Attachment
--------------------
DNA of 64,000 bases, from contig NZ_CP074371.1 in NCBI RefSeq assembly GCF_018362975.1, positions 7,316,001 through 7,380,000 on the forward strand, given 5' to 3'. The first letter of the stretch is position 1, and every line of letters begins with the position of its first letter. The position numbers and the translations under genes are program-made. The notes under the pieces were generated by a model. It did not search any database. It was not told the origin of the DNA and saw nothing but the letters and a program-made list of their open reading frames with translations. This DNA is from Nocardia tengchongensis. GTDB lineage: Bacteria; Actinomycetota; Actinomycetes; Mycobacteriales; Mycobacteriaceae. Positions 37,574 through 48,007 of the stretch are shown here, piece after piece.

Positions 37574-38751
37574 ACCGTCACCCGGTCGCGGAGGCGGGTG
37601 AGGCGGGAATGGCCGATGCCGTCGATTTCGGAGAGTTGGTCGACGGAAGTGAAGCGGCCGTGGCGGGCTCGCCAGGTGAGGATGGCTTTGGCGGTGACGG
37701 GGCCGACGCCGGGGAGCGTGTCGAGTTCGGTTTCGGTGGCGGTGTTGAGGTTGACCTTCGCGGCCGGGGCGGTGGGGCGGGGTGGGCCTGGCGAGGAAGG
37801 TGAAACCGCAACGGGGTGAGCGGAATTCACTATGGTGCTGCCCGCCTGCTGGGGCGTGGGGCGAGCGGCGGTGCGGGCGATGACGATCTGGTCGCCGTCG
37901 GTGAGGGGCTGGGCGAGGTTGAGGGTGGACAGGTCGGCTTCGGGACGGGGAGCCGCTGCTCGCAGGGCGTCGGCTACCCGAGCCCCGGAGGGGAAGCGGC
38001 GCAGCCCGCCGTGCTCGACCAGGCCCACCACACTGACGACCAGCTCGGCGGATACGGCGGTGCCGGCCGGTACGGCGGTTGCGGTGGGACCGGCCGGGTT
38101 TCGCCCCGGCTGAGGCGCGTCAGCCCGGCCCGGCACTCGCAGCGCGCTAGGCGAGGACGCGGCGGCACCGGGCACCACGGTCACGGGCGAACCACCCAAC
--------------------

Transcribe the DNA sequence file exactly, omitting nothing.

DNA of 64,000 bases, from contig NZ_CP074371.1 in NCBI RefSeq assembly GCF_018362975.1, positions 7,316,001 through 7,380,000 on the forward strand, given 5' to 3'. The first letter of the stretch is position 1, and every line of letters begins with the position of its first letter. The position numbers and the translations under genes are program-made. The notes under the pieces were generated by a model. It did not search any database. It was not told the origin of the DNA and saw nothing but the letters and a program-made list of their open reading frames with translations. This DNA is from Nocardia tengchongensis. GTDB lineage: Bacteria; Actinomycetota; Actinomycetes; Mycobacteriales; Mycobacteriaceae. Positions 37,574 through 48,007 of the stretch are shown here, piece after piece.

Positions 37574-38751
37574 ACCGTCACCCGGTCGCGGAGGCGGGTG
37601 AGGCGGGAATGGCCGATGCCGTCGATTTCGGAGAGTTGGTCGACGGAAGTGAAGCGGCCGTGGCGGGCTCGCCAGGTGAGGATGGCTTTGGCGGTGACGG
37701 GGCCGACGCCGGGGAGCGTGTCGAGTTCGGTTTCGGTGGCGGTGTTGAGGTTGACCTTCGCGGCCGGGGCGGTGGGGCGGGGTGGGCCTGGCGAGGAAGG
37801 TGAAACCGCAACGGGGTGAGCGGAATTCACTATGGTGCTGCCCGCCTGCTGGGGCGTGGGGCGAGCGGCGGTGCGGGCGATGACGATCTGGTCGCCGTCG
37901 GTGAGGGGCTGGGCGAGGTTGAGGGTGGACAGGTCGGCTTCGGGACGGGGAGCCGCTGCTCGCAGGGCGTCGGCTACCCGAGCCCCGGAGGGGAAGCGGC
38001 GCAGCCCGCCGTGCTCGACCAGGCCCACCACACTGACGACCAGCTCGGCGGATACGGCGGTGCCGGCCGGTACGGCGGTTGCGGTGGGACCGGCCGGGTT
38101 TCGCCCCGGCTGAGGCGCGTCAGCCCGGCCCGGCACTCGCAGCGCGCTAGGCGAGGACGCGGCGGCACCGGGCACCACGGTCACGGGCGAACCACCCAAC